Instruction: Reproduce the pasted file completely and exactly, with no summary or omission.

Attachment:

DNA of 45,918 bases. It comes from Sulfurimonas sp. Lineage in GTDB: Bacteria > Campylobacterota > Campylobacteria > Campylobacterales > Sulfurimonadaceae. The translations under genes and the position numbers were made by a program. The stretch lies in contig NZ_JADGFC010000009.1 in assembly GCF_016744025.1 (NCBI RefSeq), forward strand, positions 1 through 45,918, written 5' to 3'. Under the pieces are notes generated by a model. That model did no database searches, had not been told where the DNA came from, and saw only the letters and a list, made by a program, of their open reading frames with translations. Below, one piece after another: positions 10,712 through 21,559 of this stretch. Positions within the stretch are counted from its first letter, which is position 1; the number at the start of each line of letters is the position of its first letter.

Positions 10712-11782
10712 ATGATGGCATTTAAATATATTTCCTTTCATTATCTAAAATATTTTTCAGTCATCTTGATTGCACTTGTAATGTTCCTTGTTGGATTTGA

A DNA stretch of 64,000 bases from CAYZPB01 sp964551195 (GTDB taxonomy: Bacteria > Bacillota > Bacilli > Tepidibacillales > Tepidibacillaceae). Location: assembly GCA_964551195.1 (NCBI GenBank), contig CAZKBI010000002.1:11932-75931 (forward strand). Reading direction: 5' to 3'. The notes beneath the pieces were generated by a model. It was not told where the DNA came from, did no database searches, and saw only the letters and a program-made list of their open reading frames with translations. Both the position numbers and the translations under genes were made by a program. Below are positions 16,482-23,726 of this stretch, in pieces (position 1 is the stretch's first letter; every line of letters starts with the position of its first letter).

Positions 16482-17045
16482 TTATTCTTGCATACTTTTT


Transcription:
DNA of 45,918 bases. It comes from Sulfurimonas sp. Lineage in GTDB: Bacteria > Campylobacterota > Campylobacteria > Campylobacterales > Sulfurimonadaceae. The translations under genes and the position numbers were made by a program. The stretch lies in contig NZ_JADGFC010000009.1 in assembly GCF_016744025.1 (NCBI RefSeq), forward strand, positions 1 through 45,918, written 5' to 3'. Under the pieces are notes generated by a model. That model did no database searches, had not been told where the DNA came from, and saw only the letters and a list, made by a program, of their open reading frames with translations. Below, one piece after another: positions 10,712 through 21,559 of this stretch. Positions within the stretch are counted from its first letter, which is position 1; the number at the start of each line of letters is the position of its first letter.

Positions 10712-11782
10712 ATGATGGCATTTAAATATATTTCCTTTCATTATCTAAAATATTTTTCAGTCATCTTGATTGCACTTGTAATGTTCCTTGTTGGATTTGA

A DNA stretch of 64,000 bases from CAYZPB01 sp964551195 (GTDB taxonomy: Bacteria > Bacillota > Bacilli > Tepidibacillales > Tepidibacillaceae). Location: assembly GCA_964551195.1 (NCBI GenBank), contig CAZKBI010000002.1:11932-75931 (forward strand). Reading direction: 5' to 3'. The notes beneath the pieces were generated by a model. It was not told where the DNA came from, did no database searches, and saw only the letters and a program-made list of their open reading frames with translations. Both the position numbers and the translations under genes were made by a program. Below are positions 16,482-23,726 of this stretch, in pieces (position 1 is the stretch's first letter; every line of letters starts with the position of its first letter).

Positions 16482-17045
16482 TTATTCTTGCATACTTTTT